Ten minutes into his electrified Saturday night set, at the outset of “Tattoos on This Town” – one of his several songs about the vast road and wide-open memories – country-western superstar Jason Aldean made a proclamation.

But first he expressed gratitude to the opening bands led by Thomas Rhett and Jake Owen.

“I’m jacked up, more than usual for this show, I just found something out. As of tonight this is the biggest show ever at Darien Lake, right here. Basically what that means is we’re going to celebrate our asses off tonight.” The 21,000 fans roared.

Aldean and his longtime band of hard-rockers (steel guitar player Jay Jackson even made his banjo scream) moved to a trio of slower, pensive songs – “When She Says Baby,” “The Truth,” and “Fly Over States” – before getting back to cross-pollinated hard country-rock tunes. “Texas Was You” and “Johnny Cash” were perfect examples of new country’s embrace of the age-old loves of the genre – ladies, country, beer – while adding as a fourth an expansive love of rap, hip-hop, and dance music from the last decade.

Aldean’s note-perfect set included a rap-injected version of “Night Train,” his tour and 2012 release title that led into “Don’t You Wanna Stay” from 2010 featuring a duet with Kelly Clarkson. Clarkson did appear on an upper level of the multi-tiered stage, but as a cleverly-integrated video clip. He ended this “historic night” with more from his crossover oeuvre, all tempos and hearty lyrics met with pure adrenaline-fueled adoration.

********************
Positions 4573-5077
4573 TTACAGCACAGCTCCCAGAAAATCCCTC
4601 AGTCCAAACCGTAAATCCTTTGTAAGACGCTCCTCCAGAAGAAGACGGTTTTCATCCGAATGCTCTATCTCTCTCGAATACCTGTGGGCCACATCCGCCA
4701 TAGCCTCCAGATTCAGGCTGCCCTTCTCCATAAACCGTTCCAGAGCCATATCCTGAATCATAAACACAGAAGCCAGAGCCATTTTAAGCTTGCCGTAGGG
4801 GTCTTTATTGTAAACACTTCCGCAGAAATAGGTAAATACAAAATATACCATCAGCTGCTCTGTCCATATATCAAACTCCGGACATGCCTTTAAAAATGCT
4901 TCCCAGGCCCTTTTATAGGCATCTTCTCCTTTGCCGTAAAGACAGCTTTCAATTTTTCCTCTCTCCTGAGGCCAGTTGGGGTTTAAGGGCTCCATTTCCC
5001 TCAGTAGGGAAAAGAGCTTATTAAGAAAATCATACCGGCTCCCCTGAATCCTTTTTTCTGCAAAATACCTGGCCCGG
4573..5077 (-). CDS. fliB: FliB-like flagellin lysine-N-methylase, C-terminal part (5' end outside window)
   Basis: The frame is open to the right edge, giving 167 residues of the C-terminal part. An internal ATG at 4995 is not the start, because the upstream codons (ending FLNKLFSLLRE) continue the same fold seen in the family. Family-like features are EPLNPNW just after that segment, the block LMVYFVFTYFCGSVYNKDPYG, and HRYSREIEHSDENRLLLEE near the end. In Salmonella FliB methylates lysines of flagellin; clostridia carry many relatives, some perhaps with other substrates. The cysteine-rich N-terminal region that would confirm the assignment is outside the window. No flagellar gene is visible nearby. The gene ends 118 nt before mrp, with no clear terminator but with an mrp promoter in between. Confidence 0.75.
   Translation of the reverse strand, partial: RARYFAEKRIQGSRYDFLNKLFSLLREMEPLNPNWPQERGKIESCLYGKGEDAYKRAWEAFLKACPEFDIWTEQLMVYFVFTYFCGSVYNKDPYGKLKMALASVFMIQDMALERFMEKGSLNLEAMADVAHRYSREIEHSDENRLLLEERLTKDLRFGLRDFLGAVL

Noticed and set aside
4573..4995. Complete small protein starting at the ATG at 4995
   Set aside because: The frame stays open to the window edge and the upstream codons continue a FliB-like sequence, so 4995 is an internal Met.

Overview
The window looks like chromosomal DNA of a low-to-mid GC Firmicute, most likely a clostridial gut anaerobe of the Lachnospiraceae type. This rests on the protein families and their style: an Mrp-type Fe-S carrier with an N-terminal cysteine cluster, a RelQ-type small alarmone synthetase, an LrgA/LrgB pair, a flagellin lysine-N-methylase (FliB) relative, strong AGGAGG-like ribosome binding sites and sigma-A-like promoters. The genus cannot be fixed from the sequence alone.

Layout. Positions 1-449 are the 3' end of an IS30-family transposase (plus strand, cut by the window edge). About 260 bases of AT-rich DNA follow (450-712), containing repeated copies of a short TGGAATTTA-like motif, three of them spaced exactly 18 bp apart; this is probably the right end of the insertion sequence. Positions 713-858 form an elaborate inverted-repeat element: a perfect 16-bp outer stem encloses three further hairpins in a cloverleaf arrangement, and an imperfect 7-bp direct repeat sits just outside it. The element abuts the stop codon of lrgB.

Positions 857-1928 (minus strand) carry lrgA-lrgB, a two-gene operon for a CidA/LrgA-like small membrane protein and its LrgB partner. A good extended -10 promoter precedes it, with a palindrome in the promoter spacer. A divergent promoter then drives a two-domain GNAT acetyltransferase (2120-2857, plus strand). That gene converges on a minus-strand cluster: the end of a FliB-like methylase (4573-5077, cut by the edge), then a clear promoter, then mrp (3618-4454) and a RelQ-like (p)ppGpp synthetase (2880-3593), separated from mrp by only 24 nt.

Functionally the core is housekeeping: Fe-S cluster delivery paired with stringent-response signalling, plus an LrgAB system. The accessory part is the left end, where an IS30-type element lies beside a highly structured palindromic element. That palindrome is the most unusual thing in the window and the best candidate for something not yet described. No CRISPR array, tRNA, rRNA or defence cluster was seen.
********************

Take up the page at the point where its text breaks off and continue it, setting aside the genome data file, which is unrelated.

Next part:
Thomas Rhett set the night’s tone with decibels and rock riffs flying. Rhett, a deft songwriter (he co-wrote Aldean’s hit “I Ain’t Ready to Quit,” which both perform) laid down an exciting set with dance floor-ready grooves. Appreciative of the “ocean of country girls” before him, he led the crowd on sing-alongs to “If I Could Have a Beer with Jesus” and the lovely “Something to Do With My Hands,” his closer.

Deejay Silver deserves special notice for his melding of hip-hop/classic rock/country rousers between sets.

If there was no spike in Jake Owen downloads late Saturday/early Sunday, I’ll eat one of my best cowboy boots: His set was pure magic. Emerging wearing a pale blue Willie Nelson T-shirt, he strode the stage – and front aisles – and burned it up.

Inserting improvised references to upstate New York in the lyrics, Owen took time to sip a fan’s offered-up can of beer, sign autographs, and dedicate his gorgeous “The Journey of our Life” to an audience member’s fallen brother, a service member killed in Iraq. Owen, pointing to the bracelet that he was wearing– a gift from the grieving brother acquired during his tour of the massive Darien Lake tailgating party – noted “we couldn’t come out on a Saturday night and drink beer without the sacrifice of people like William R. Wilson.”

Owen and band raged through song selections from all his releases, including the four-song extended play “Endless Summer,” with the jubilant anthem “Pass a Beer,” introduced with a hint about the one to come: “It’s my most rockin’ album.” His set touched on all four of the country-western loves, and more. The rollicking, swaggering cover of Van Halen’s “Jump” was an unforgettable retooling.

Owen and the other artists hitting the stage Saturday night are fuzzing musical boundaries, one power chord at a time.

Concert Review

Jason Aldean

Saturday night with Jake Owen and Thomas Rhett in Darien Lake Performing Arts Center.